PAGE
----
President Barack Obama was a huge fan of SXSW, the annual tech and advertising extravaganza held in Austin, Texas. He spoke there as a state senator in 2007, and again during the last year of his presidency. But it’s otherwise not been traditionally known as a hotbed for political campaigning, though that’s definitely starting to change for the 2020 presidential cycle.
At least four declared Democratic presidential candidates for 2020 will be making the trip next month, as well as Bill Weld and John Kasich, both possible candidates should the president face a challenger in the Republican primary. The talks will all take place as part of a partnership between SXSW and the Texas Tribune to produce a programming slate focused on the election.
Right now, the roster is currently missing a few notable frontrunners, including the president himself as well as Vermont Sen. Bernie Sanders and former Vice President Joe Biden, who is still thought to be a possible presidential contender. California Sen. Kamala Harris also wasn’t on the initial list of speakers, though that could change. Here’s the full roster, according to SXSW’s event page:
Senator Amy Klobuchar with Recode co-founder and editor-at-large Kara Swisher.
Former Governor Bill Weld with WIRED contributing editor Garrett M. Graff
Senator Elizabeth Warren with Time Magazine contributor Anand Giridharadas
Former Governor John Hickenlooper with Buzzfeed News editor-in-chief Ben Smith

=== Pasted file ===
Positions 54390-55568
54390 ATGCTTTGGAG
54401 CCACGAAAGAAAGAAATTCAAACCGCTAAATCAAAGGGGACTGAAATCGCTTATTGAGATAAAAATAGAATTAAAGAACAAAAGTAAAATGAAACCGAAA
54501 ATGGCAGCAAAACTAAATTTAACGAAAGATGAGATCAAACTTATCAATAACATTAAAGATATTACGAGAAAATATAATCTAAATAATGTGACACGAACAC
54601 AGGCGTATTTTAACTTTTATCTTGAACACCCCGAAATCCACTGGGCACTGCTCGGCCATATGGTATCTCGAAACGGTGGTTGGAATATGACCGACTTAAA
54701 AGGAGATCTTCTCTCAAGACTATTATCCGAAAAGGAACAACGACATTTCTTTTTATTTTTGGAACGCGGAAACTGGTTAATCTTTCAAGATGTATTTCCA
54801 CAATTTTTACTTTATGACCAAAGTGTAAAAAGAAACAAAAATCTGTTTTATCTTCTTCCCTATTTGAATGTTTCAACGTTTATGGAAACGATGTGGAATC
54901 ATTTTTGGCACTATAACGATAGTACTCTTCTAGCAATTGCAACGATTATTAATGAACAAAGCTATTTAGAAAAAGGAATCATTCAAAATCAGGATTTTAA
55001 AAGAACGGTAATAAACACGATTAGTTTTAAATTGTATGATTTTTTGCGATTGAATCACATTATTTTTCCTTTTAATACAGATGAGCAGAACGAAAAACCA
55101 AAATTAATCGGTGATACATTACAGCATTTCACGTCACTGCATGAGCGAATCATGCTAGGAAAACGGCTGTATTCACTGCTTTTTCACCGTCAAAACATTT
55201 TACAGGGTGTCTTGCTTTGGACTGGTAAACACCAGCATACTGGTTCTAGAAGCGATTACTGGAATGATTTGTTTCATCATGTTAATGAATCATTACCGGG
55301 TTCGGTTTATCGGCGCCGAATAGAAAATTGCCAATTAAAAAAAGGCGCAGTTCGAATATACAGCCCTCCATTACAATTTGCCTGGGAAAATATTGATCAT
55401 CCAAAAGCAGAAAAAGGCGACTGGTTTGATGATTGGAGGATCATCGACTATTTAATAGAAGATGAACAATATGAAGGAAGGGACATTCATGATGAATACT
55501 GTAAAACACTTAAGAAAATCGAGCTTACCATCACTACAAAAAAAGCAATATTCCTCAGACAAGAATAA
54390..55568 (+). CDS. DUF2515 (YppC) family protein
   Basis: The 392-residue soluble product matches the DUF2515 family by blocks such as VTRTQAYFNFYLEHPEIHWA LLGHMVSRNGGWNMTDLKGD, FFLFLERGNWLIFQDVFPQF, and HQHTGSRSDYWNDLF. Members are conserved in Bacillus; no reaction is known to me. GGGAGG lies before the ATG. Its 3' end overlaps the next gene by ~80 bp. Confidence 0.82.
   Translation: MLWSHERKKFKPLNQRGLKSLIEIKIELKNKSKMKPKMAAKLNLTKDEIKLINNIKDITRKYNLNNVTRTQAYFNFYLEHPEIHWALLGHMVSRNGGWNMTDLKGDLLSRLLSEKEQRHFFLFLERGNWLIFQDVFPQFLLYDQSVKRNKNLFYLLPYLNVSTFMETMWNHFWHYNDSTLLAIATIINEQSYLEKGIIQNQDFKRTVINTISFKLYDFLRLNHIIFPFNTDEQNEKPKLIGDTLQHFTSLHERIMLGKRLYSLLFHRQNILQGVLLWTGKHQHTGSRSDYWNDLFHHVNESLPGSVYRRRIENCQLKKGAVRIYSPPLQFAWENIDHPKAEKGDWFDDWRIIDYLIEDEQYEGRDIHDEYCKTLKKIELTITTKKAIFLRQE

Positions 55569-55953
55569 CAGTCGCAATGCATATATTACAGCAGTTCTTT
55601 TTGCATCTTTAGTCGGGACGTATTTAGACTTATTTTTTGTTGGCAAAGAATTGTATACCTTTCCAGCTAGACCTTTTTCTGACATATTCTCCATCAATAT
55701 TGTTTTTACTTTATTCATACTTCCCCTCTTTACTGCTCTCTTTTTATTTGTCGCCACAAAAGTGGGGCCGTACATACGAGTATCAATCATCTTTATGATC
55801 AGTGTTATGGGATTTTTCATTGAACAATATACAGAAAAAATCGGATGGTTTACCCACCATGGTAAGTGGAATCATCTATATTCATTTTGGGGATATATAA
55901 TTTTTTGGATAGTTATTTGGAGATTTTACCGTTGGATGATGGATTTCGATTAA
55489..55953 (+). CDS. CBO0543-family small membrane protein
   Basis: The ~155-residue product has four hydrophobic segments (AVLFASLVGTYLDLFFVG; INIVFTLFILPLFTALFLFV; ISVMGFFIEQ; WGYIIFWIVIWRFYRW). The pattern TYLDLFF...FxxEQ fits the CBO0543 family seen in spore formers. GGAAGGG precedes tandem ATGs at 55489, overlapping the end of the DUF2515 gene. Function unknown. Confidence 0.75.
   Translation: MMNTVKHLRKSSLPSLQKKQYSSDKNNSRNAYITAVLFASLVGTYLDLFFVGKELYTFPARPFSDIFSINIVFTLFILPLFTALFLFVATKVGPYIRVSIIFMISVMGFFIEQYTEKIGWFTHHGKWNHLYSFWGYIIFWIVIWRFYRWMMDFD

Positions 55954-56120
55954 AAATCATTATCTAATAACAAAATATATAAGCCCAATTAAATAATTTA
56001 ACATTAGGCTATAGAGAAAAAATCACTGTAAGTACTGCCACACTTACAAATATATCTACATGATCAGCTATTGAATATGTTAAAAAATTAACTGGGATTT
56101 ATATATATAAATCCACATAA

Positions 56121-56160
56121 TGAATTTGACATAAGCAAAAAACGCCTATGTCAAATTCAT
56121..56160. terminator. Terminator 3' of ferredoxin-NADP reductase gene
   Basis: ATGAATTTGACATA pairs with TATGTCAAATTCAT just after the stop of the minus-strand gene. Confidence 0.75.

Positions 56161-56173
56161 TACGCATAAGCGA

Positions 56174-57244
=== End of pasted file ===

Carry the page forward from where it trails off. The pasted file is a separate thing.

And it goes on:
Former Governor John Kasich with Washington Post associate editor David Maraniss
Former U.S. Secretary of Housing and Urban Development Julián Castro with HuffPost editor in chief Lydia Polgreen
House Minority Leader Kevin McCarthy with Politico senior writer Jake Sherman and senior Washington correspondent Anna Palmer
Mayor Pete Buttigieg with host of Crooked Media’s With Friends Like These, Ana Marie Cox
None of the above candidates are front-runners, but several of them are already on track to qualify for 2020 primary debates, which only require getting one percent or higher in a three national polls. Warren, Klobuchar, and Castro are already comfortably in that range, according to aggregated polling data from Real Clear Politics. Buttigieg is the least well known, and at only 37 he’d be the youngest person to ever hold the office if he’s able to become elected. He is exactly the kind of candidate you’d expect to see at SXSW, which often hosts mayors to talk about the future of cities.
So what’s made Austin a go-to campaign stop this year? Technology and its role in society is increasingly becoming a defining stance for candidates, in a way that it’s never really been before, as David McCabe recently pointed out in Axios. On the far left, candidates like Warren and Sanders have made their antipathy for Amazon a major selling point. But even political moderates have been talking a lot about tech, ss McCabe’s report notes, Klobuchar recently said “if you don’t know the difference between a hack and Slack, it’s time to pull off the digital highway.”
With a third of the Democratic contenders already on board, it will be interesting to see if other contestants join SXSW’s programming. Public perception of the technology companies that dominate SXSW has shifted considerably since the Obama presidency: Public confidence in search engines and social networking companies fell 11 percentage points between 2017 and 2018, according to a New York Times report.
Many hopefuls who set out for Austin will probably be eager to court techologists, for both their votes and to become donors. But, particularly with Warren on the docket, it would be a surprise to see 2020’s candidates strike as cordial a tone with the tech entrepreneurs of Austin as the last president who made the trip.